Helping your pup through separation anxiety

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Just like young children, even the best pups experience separation anxiety when they’re left alone. This is not only heartbreaking for the pet parent, but it can have destructive

effects on the home. Rescue dogs or pets with abusive backgrounds especially sense panic when they find themselves separated from their owners. It can occur when there’s a new baby in the family, or the loss of a pet, or even at a change in the family routine.

If your furry companion follows you from room to room; if he greets visitors wildly and frantically; if he reacts with anxiety and alarm to your preparations to leave, then he may not take too kindly to being home alone all day. The most common behaviors indicative of separation anxiety are:

  • destructive chewing and scratching
  • howling, whining, and barking
  • urination and defecation (even if your pup is housetrained)
  • digging and scratching at doors and windows
  • self-mutilation – your dog may lick and chew at his paws until they’re bloody (a response also seen in cats and birds)

It is important to remember that your pup isn’t trying to punish you for leaving. The destruction and house soiling that may come with separation anxiety are part of a panic response. No owner wants to see their pet in this state. Fortunately, there are various forms of treatment you can discuss with your vet. One of the simplest is the sit-stay and down-stay commands, taught with positive reinforcement. With a few of his favorite treats, teach your dog that he can remain calmly and safely in one place while you’re in another room.

Another technique is to create a “safe place” for your pup. Instead of putting him in a kennel or cage, create loose confinement – a room with a window, for example, with plenty of distractions. Designate a specific location (his bed, for example) to give your dog treats and positive reinforcement. Have your dog relax in this happy space when you leave the house so there is minimal alarm when you’re gone. “Safety” toys (much like a child’s security blanket) also contribute to an anxious pet’s sense of calm.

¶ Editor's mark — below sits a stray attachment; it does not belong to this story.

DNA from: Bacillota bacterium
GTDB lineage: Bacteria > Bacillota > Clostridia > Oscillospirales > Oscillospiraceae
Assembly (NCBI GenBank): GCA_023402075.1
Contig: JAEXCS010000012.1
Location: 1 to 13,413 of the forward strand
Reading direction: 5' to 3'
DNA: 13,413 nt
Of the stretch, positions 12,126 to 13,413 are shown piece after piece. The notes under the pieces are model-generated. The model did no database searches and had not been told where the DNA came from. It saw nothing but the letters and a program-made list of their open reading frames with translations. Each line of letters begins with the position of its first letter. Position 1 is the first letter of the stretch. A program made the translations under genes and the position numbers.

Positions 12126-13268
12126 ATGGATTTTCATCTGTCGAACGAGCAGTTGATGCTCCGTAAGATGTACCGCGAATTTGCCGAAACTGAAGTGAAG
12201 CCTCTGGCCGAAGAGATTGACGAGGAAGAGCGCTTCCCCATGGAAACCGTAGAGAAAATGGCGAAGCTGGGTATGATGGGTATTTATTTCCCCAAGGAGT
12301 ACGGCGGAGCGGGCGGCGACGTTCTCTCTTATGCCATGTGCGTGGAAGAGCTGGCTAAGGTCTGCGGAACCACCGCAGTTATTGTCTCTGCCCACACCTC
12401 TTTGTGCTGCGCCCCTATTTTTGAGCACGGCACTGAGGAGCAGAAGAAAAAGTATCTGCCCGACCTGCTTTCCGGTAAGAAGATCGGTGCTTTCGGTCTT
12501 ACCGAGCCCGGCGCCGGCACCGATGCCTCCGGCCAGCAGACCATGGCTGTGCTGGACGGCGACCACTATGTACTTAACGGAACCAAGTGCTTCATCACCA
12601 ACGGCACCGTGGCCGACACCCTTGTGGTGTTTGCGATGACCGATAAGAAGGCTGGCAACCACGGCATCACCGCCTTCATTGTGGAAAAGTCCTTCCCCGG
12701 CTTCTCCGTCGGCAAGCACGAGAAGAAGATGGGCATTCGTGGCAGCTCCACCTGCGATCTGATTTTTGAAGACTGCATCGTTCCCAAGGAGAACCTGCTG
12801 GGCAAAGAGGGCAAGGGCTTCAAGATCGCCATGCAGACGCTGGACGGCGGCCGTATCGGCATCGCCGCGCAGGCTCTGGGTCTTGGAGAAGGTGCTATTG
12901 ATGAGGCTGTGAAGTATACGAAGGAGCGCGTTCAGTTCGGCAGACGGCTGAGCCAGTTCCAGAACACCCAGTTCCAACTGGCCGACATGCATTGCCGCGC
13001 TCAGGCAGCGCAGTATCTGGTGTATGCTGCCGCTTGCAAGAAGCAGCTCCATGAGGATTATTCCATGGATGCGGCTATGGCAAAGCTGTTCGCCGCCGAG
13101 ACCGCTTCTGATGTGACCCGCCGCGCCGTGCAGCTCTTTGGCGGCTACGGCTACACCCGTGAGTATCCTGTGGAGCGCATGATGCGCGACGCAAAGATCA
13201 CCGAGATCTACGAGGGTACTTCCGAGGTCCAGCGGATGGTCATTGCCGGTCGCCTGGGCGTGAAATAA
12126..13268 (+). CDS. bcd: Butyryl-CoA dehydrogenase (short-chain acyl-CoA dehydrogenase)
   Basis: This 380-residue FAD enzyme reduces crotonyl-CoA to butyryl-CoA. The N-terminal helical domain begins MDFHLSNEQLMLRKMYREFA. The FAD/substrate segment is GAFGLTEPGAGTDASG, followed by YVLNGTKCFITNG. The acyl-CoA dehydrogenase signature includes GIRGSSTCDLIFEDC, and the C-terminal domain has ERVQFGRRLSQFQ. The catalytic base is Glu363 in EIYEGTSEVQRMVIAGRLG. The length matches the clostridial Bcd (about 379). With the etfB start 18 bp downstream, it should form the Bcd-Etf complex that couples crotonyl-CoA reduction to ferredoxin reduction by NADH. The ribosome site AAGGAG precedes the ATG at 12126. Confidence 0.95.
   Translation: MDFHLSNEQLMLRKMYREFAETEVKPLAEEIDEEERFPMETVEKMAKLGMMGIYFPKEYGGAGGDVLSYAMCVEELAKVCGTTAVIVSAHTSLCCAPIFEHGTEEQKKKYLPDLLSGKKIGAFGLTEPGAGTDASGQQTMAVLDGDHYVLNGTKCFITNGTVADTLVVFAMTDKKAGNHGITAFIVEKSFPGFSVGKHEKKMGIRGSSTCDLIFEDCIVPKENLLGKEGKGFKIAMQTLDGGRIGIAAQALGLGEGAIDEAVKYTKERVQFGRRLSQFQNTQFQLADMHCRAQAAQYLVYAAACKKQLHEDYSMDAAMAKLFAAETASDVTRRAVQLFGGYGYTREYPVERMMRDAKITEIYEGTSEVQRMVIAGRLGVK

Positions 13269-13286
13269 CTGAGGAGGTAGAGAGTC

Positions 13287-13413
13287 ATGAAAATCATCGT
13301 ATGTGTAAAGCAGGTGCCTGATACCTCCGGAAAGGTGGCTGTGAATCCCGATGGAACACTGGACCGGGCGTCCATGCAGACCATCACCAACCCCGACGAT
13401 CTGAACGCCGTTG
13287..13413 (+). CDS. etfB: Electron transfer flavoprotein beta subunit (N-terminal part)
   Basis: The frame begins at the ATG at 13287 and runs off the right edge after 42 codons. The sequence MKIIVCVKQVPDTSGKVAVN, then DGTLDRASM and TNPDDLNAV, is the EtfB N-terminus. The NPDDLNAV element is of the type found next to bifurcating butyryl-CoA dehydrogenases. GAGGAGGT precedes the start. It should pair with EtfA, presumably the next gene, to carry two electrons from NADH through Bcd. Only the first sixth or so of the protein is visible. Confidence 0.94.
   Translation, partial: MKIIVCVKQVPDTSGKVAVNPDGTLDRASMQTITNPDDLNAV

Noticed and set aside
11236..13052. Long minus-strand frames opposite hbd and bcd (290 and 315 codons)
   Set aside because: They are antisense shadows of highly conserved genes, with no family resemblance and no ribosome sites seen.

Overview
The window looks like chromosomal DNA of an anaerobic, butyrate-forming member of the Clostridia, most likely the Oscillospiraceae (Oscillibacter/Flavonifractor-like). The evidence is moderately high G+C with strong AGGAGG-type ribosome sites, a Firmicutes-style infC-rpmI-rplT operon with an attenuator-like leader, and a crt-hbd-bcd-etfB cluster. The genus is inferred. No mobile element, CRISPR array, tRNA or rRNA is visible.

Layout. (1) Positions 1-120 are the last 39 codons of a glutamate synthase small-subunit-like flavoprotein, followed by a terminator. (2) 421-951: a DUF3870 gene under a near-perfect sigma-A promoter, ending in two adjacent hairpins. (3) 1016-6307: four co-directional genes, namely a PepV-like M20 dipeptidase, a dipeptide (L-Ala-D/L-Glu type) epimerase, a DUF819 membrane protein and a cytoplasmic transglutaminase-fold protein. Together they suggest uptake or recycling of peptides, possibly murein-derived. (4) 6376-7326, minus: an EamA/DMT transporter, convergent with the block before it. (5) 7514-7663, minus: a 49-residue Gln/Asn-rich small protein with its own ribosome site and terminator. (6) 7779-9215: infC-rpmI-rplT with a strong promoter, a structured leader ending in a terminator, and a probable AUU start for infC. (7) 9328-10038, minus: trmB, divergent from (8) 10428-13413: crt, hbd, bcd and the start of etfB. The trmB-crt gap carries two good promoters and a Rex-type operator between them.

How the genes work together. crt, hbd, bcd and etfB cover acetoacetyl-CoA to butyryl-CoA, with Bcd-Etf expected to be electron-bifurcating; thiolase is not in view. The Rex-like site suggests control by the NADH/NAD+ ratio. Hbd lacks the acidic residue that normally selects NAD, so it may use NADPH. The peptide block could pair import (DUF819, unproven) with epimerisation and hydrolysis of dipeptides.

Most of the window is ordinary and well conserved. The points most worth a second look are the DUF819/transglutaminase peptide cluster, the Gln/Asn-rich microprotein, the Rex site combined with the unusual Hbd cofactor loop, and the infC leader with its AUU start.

Of course, this is all easier said than done. It can take a considerable amount of time for a dog to unlearn panic responses. In the meantime, you have several other options. You can talk to your vet about a mild anti-anxiety drug that won’t sedate your dog but should simply reduce overall anxiety. You can also take him to a doggie daycare facility or kennel while you’re away. Dog daycares are wonderful places for dogs to have fun in a safe and caring environment. Most daycares organize dogs into play groups specific for size and temperament and teach your pup to interact with other pets and humans alike. And, of course, you can always leave your dog in care of a relative or close friend.

I often wonder what my dog is doing at home when I’m out. It puts me at ease to know he isn’t in a panic and is securely waiting for me. Every dog owner should have the same peace, just as every pup should have the security of knowing his owner will return. Even if it takes a hundred sit-and-stays, it’s entirely worth it.

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